In particular, law-and-order advocates don’t care much for the way the ACLU protects the rights of the accused when they are arrested, tried and sentenced, and even through their incarceration.
Makes you wonder what these ACLU critics think of the organization’s latest victory over the forces of law and order.
The city of Ellisville, Mo., disturbed by drivers flashing their headlights to warn oncoming motorists of a speed trap ahead, decided several years ago to put a stop to it. The city decreed that anyone using this tactic could be fined up to $1,000 and points could be placed on their license.
Resident Michel Elli felt it was his civic duty to warn fellow drivers, and he did in 2012. An officer saw the flash, pulled Elli over, arrested him, and off to court they went.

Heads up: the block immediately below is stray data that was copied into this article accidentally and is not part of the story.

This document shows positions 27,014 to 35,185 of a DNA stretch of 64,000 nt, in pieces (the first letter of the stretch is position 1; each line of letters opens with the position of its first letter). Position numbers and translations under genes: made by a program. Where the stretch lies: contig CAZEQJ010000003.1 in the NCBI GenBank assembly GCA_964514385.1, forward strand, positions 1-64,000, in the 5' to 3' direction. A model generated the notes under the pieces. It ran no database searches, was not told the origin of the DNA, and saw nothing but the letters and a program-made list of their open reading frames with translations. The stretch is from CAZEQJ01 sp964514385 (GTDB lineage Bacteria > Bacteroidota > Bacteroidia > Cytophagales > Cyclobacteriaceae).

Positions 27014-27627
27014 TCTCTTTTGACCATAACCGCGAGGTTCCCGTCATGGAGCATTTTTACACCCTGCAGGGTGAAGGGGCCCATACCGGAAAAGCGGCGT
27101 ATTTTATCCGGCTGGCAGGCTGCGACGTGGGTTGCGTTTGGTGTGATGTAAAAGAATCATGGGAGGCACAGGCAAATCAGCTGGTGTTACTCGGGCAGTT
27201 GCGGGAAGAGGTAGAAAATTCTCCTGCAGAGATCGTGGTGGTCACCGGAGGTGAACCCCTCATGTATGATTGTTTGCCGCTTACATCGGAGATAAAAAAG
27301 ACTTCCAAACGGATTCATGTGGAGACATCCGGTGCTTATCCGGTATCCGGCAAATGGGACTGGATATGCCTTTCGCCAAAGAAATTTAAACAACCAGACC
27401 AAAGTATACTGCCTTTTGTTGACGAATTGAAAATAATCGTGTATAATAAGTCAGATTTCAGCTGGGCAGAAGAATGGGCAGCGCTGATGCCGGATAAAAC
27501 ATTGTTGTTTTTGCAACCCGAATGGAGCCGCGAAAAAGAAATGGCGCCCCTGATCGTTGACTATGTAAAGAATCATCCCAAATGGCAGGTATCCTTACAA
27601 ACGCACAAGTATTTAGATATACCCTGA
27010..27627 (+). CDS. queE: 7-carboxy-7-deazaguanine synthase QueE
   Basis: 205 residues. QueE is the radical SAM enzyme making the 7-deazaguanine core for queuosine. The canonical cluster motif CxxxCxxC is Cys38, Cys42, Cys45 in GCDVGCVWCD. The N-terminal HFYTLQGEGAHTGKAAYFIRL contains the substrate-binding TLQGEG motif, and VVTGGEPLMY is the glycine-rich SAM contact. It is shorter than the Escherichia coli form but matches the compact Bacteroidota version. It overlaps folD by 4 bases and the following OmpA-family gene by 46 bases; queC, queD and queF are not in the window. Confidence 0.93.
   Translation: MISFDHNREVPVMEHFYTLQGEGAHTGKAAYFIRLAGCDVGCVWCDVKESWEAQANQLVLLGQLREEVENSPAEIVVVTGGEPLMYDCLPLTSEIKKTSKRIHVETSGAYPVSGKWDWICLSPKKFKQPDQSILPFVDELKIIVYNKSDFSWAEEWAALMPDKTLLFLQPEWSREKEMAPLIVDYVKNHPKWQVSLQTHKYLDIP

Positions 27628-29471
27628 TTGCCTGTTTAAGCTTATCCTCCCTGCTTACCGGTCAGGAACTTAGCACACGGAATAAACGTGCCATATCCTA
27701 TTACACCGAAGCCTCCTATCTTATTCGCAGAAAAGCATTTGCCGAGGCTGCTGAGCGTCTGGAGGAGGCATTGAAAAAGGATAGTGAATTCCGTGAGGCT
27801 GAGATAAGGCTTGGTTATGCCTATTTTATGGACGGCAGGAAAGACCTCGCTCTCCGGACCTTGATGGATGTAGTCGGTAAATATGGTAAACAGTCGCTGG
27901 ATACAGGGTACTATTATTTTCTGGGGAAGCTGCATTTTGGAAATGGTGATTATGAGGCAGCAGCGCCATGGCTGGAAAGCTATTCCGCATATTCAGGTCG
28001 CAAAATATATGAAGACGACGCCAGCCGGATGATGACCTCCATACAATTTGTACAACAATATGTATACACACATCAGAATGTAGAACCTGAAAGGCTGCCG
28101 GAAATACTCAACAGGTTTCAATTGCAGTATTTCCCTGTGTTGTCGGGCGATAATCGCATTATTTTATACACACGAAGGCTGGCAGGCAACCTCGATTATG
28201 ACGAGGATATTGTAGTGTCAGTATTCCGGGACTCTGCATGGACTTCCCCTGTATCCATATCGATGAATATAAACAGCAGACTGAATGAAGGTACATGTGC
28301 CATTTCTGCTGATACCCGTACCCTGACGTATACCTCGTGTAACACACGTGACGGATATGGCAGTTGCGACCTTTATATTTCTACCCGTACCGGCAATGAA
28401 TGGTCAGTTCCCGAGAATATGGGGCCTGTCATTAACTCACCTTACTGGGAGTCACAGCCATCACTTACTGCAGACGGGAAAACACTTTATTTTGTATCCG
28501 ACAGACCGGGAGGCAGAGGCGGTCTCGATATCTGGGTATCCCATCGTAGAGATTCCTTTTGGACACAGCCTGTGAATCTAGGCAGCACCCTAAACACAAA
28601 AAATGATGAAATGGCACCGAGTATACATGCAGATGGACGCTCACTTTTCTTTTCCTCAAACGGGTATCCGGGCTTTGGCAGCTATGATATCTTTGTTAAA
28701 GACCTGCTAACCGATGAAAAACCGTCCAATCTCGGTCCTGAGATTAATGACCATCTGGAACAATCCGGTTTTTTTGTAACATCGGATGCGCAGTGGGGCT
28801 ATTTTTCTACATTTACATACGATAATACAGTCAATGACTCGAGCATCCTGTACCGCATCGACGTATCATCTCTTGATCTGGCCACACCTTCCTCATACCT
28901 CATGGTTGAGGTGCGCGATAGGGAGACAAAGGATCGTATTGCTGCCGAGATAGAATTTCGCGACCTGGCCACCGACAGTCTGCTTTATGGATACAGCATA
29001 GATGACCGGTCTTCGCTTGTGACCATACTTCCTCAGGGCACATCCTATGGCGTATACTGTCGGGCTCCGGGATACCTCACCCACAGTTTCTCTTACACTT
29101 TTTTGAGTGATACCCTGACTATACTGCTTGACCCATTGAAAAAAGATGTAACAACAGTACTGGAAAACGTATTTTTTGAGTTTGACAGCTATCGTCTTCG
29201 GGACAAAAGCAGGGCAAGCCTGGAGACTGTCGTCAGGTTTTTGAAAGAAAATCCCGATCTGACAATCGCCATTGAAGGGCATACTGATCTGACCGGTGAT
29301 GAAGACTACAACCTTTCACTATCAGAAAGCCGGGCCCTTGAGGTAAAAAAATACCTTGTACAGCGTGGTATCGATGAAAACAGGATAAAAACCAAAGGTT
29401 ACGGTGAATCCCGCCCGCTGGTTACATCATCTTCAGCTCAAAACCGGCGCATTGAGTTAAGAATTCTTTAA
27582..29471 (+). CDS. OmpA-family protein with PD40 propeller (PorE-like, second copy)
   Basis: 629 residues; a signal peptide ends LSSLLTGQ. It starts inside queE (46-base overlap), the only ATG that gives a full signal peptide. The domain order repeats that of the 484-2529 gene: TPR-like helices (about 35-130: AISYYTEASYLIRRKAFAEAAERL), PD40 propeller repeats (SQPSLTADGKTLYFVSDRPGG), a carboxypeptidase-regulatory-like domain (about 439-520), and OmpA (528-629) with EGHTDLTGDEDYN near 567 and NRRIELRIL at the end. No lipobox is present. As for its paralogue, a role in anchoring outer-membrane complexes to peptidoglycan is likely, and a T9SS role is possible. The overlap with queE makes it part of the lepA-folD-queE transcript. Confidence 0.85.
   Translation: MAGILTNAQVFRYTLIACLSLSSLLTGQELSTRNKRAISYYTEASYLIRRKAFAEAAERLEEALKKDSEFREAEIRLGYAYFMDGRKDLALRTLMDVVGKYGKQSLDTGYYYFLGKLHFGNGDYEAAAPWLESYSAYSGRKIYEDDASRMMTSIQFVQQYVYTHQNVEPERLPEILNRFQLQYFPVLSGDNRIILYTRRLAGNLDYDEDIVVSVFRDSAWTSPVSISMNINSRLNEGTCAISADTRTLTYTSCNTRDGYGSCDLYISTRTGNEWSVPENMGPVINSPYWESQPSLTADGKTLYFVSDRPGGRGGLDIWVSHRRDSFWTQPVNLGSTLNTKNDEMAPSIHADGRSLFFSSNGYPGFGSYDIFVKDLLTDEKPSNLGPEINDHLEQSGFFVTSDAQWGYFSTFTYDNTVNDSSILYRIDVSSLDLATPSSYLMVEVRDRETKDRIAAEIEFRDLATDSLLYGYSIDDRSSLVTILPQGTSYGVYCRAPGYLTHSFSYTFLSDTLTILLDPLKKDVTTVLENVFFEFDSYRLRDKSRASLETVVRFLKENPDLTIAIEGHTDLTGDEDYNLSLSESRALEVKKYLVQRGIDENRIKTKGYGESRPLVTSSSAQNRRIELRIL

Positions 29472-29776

Light-flashing or this sort is a time-honored tradition that anyone who has been so warned appreciates. Elli decided to fight his arrest. Eventually, the city dropped the charges and changed the ordinance.
However, a more important game was afoot.
The ACLU went to federal court and sued the city on behalf of Elli, claiming that “when someone is communicating in a public street, (he is) expressing (himself) in such a way that is protected by the First Amendment.” In other words, when Elli flashed his lights, he was exercising his right to speak freely in a public place.
Earlier this week, the U.S. district judge agreed. First Amendment proponents have cheered the ruling.
Thanks to the ACLU, Americans are free to warn others to slow down or they might be pulled over. Moreover, in doing so, the flashing motorist might actually be making the highways safer for us all.